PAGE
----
The body of a Japanese doctor killed in a roadside shooting in Afghanistan arrived back home Sunday, with government officials on hand to lead a brief ceremony of mourning at Tokyo's Narita International Airport. Tetsu Nakamura was killed last week, along with five Afghans who had been traveling with him. Keisuke Suzuki, Japan's state minister of foreign affairs, joined other officials in bowing their heads in prayer after laying flowers by the coffin, draped in white, in a solemn ceremony in honor of Nakamura at the airport.
A federal judge in McAllen, Texas, has temporarily blocked a plan for a construction firm favored by President Trump to build a privately-funded segment of border wall along the banks of the Rio Grande River. The same firm, Fisher Industries, recently won a $400 million federal contract to construct 31 miles of barrier along the border near Yuma, Ariz. President Trump has urged the Army Corps of Engineers to hire the North Dakota–based firm, whose head is a major Republican donor and a frequent guest on Fox News. U.S. District Judge Randy Crane issued the temporary restraining order against Fisher Sand and Gravel and its subsidiary, Fisher Industries, Thursday afternoon in response to an emergency request from the U.S. attorney for the Southern District of Texas.
But that should be up to the voters, and not the DNC by means of their debate inclusion practices. Those candidates can, however strike a blow for diversity. They should band together and threaten to boycott the December Democratic debate unless the DNC and media partners agree to not exclude candidates who have shown measurable public support before the voting begins.
Following reports that Amazon plans to open a new office in New York City, Rep. Alexandria Ocasio-Cortez tweeted that the Trump administration "should focus more on cutting public assistance to billionaires instead of poor families."
A Uighur Dutch woman has revealed herself as being involved in the leak of an explosive cache of documents outlining how the Chinese government rounds up, detains, and controls its Muslim minority in the western region of Xinjiang. The 24 pages of internal Communist Party documents, leaked to the International Consortium of Investigative Journalists (ICIJ), had described brutal security controls in detention camps and the reasons officials cite to detain Uighurs. Asiye Abdulaheb, a 46-year-old Dutch citizen, has now publicly said that she helped spread those documents.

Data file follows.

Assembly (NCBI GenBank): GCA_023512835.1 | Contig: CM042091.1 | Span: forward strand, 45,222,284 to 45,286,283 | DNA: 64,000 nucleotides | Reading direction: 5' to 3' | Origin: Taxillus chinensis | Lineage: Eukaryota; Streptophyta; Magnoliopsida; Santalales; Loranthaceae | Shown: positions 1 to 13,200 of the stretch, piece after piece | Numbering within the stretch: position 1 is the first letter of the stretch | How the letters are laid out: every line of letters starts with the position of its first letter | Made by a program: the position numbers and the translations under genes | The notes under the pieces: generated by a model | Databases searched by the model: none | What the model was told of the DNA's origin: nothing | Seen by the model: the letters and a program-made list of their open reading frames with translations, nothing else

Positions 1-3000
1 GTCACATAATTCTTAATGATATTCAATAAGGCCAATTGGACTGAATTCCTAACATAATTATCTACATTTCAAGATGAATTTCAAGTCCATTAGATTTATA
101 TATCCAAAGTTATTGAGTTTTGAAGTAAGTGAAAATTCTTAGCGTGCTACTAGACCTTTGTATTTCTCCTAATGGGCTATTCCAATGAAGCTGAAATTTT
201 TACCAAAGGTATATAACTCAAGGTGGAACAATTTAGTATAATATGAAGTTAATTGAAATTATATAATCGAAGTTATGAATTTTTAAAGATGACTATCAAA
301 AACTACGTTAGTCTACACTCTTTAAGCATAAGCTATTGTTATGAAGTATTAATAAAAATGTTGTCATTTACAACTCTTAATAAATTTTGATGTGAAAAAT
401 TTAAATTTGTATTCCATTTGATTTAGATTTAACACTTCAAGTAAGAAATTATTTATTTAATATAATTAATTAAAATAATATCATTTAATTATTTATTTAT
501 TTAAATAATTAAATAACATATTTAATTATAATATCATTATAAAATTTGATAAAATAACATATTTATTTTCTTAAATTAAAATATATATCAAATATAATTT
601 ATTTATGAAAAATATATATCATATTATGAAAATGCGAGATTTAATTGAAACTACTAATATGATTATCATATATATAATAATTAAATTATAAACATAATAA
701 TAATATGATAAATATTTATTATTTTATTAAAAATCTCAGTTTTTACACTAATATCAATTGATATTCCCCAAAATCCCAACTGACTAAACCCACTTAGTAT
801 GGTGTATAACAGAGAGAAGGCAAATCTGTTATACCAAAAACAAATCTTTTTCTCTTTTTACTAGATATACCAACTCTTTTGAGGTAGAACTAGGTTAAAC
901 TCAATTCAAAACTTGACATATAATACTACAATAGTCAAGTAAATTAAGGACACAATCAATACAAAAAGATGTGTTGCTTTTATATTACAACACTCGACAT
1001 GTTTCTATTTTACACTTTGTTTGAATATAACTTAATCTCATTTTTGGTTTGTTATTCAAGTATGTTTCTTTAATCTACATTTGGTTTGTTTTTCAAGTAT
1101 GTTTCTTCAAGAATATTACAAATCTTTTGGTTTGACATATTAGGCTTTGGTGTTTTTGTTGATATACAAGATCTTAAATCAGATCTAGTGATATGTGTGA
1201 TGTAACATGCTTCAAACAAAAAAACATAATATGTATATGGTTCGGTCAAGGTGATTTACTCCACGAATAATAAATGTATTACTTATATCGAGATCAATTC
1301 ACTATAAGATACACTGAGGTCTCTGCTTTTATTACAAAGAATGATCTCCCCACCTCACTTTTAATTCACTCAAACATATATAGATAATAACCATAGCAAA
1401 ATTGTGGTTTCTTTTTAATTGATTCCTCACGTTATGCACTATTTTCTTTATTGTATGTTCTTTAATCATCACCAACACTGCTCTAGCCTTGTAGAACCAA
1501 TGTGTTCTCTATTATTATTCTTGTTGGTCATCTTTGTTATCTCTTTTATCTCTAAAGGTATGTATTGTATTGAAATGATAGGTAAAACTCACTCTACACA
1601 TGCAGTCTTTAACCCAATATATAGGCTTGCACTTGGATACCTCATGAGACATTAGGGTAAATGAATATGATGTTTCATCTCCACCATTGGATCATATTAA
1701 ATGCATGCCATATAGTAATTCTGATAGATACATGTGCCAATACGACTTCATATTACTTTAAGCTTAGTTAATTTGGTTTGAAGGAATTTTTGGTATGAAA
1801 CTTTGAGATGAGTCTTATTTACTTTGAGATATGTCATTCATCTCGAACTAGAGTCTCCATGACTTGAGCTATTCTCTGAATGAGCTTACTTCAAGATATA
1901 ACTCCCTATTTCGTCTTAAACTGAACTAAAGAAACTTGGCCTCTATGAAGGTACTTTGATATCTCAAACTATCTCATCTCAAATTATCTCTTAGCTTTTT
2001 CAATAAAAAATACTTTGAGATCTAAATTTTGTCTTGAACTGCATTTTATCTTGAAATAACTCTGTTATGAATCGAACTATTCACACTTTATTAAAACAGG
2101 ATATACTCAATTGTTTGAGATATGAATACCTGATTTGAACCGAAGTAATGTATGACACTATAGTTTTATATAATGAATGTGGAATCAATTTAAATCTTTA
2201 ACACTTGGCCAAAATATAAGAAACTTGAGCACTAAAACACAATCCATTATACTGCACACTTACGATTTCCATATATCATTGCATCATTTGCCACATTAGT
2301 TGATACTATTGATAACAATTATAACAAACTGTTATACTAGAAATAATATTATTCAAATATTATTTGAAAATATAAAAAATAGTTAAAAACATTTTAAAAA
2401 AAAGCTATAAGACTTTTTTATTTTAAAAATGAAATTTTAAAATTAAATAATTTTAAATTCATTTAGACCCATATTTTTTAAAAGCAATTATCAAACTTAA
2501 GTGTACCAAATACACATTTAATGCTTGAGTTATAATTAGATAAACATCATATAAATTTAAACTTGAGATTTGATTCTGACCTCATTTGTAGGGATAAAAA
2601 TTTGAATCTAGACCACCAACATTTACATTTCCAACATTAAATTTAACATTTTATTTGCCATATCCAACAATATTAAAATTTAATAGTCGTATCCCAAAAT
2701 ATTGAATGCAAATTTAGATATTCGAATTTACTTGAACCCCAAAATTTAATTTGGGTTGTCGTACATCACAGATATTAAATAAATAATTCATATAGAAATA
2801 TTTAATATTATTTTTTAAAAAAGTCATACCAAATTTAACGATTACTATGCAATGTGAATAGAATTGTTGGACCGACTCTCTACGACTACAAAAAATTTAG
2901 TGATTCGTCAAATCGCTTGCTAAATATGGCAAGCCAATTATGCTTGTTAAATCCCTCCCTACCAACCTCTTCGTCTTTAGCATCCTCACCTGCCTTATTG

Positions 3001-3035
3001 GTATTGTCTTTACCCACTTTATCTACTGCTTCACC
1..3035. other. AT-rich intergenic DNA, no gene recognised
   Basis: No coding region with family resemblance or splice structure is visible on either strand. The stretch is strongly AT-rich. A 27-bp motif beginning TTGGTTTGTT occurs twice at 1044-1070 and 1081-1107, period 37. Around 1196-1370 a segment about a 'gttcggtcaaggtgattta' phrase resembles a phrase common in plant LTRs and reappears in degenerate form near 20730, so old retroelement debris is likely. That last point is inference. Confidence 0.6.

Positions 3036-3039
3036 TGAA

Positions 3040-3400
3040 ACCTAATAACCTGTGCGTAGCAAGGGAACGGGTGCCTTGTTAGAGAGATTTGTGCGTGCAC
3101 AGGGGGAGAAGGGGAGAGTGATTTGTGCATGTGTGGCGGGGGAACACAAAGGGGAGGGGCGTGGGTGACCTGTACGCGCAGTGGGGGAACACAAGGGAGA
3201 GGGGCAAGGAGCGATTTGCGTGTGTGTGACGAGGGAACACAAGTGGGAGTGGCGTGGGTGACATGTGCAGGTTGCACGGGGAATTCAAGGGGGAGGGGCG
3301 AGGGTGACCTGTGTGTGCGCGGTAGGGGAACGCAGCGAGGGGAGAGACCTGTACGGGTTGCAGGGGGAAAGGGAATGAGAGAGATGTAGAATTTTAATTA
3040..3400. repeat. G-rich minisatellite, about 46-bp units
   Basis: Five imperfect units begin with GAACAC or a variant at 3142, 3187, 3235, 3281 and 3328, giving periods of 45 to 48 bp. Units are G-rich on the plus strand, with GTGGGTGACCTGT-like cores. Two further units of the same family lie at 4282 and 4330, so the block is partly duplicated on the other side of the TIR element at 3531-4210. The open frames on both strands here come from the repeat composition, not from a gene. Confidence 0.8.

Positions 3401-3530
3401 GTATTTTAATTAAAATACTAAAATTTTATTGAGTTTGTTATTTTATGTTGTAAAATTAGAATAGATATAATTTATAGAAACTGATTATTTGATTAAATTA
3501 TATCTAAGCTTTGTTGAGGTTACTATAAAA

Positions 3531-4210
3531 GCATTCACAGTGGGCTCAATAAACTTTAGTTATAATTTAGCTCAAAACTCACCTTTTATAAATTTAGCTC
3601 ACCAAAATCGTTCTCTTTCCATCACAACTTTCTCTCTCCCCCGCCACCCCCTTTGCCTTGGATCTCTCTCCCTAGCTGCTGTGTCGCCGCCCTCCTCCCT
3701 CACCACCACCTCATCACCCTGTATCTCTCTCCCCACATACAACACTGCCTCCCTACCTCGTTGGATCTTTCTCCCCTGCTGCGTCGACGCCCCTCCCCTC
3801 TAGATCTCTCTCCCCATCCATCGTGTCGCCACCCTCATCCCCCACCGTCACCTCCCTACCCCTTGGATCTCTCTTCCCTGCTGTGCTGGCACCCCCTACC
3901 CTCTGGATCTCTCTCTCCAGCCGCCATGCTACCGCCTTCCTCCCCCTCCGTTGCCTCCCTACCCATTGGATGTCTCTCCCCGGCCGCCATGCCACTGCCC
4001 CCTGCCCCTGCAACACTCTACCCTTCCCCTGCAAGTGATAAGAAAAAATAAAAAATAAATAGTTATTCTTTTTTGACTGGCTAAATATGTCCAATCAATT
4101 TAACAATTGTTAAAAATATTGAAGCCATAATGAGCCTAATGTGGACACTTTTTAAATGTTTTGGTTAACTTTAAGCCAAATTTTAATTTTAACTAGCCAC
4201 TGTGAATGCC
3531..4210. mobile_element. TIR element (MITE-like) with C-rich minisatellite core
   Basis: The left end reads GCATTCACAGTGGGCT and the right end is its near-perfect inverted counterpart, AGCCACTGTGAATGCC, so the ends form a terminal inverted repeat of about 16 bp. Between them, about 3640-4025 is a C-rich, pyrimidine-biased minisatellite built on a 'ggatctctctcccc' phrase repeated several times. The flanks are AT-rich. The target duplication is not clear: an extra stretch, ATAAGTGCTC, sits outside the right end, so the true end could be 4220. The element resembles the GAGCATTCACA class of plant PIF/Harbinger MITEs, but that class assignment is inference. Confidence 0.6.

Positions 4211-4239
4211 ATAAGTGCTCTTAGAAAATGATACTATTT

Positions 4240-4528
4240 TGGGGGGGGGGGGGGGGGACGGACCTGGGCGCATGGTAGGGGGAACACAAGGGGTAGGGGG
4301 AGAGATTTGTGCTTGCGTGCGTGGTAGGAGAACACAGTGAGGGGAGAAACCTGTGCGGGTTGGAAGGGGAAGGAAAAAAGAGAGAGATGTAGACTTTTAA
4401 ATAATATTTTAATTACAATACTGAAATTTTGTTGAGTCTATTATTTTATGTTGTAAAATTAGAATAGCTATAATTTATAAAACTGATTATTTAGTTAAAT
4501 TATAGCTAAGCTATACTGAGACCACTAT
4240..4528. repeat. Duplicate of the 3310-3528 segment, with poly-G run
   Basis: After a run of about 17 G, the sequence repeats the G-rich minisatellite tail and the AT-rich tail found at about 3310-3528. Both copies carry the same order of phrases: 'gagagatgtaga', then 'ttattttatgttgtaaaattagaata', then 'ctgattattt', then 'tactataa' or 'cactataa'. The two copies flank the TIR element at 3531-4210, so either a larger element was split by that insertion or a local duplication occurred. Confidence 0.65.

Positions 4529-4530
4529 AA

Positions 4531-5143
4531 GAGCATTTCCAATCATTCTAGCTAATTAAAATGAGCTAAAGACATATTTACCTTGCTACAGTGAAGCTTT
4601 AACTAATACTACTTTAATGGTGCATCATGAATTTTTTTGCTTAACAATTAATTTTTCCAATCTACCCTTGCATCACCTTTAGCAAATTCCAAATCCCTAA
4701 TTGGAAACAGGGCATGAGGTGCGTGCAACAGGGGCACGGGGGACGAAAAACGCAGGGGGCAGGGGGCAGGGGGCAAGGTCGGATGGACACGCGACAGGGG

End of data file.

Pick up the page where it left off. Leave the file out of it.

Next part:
The New Jersey resident imprisoned in his home country of Nigeria since August was re-arrested in a courtroom Friday by Nigerian state police, after briefly being freed from state custody Thursday. Omoyele Sowore, who lives in Haworth, had been scheduled to stand trial Friday on charges stemming from his Aug. 3 arrest while he was organizing a peaceful pro-democracy protest in the city of Lagos. "My 10-year old has on his Christmas list one of things he wants is for his dad to be home for Christmas," said Opeyemi Sowore, speaking at an impromptu news conference at the Newark office of Sen. Bob Menendez, D-N.J.
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Saudi Arabia sought to distance itself Saturday from a student who carried out a fatal shooting at an American naval base, as it seeks to repair its image of being an exporter of Islamic extremism. The Saudi military trainee reportedly condemned the US as a "nation of evil" before going on a rampage Friday at Naval Air Station Pensacola in Florida, killing three people and wounding eight. The shooting marks a setback in the kingdom's efforts to shrug off its longstanding reputation for promoting religious extremism after the September 11, 2001 attacks in which 15 of the 19 hijackers were Saudis.
The House Judiciary Committee on Saturday released a report explaining the constitutional grounds for presidential impeachment, written by Democratic staff on the Judiciary Committee for the committee's use. "Impeachment is the Constitution's final answer to a President who mistakes himself for a monarch. Aware that power corrupts, our Framers built other guardrails against that error," the report says in its introduction.